I still flinch when I am greeted by someone with a face filled with piercings, each tiny opening decorated with a small dangling ornament. A few months ago while shopping at a trendy boutique in a large nearby city, a sales clerk wearing a Mohawk and large spacers in his earlobes caught my attention. It must be a generational thing. In such instances, I am struck not by the appearance of the worker, but by the fact that his supervisor/employer allows someone to meet and serve the public while looking like he ran away from the circus.

As Dorothy would say, "I guess I'm not in Kansas anymore."

It's good that our clothing requirements have eased somewhat. How liberating to toss a pair of khakis into the dryer and forego paying the cleaners to do the same thing.  But perhaps the relaxing of workplace requirements has gone about as far as it should. I believe in being comfortable, but it appears that our standards continue to slip.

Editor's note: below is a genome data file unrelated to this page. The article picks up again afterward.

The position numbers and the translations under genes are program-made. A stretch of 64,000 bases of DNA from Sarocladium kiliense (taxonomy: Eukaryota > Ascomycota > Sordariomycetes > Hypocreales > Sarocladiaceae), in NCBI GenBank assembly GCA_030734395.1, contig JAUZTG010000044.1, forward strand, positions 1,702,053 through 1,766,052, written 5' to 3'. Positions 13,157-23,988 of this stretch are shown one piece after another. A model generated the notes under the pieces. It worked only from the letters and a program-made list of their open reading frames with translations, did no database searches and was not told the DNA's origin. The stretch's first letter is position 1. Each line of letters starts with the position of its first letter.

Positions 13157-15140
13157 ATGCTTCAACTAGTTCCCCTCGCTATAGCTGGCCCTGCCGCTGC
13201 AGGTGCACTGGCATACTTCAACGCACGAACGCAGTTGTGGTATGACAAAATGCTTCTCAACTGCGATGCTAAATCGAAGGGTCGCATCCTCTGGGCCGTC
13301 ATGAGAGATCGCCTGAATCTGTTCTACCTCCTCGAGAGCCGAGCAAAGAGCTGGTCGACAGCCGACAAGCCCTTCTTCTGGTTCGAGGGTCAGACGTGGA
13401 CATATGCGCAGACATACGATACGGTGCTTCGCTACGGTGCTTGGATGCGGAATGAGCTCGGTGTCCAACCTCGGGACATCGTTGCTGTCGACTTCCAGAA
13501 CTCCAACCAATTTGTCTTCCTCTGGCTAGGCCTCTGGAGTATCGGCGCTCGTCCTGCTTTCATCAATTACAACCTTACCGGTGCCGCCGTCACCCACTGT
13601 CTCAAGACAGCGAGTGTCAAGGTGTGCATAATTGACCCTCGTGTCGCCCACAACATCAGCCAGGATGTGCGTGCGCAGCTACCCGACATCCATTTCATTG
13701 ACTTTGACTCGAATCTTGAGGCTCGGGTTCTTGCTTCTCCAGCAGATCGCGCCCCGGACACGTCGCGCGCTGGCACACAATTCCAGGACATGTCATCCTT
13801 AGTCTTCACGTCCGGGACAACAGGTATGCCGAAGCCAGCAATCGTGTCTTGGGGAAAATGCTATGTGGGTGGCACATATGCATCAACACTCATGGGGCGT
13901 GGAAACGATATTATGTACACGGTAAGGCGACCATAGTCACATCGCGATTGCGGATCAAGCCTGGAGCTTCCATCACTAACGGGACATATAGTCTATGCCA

In January 2012, Caddo Parish Louisiana proposed an ordinance to prohibit locals from wearing pajama pants in public. If that seems a little unnecessary, you might want to look around. Not only have I seen people in pajamas, I have seen people wearing much worse and far less. Casual is one thing. Absurd is another. We need to guard against dropping the bar too low.

Friday, February 24, 2012

On Reaching That Age

This phrase can mean different things to different people. The age when you no longer need to color your hair. You no longer need to converse with hollow co-workers of child-bearing age who love swapping stories about potty training. You no longer need to worry so much about things that don't matter.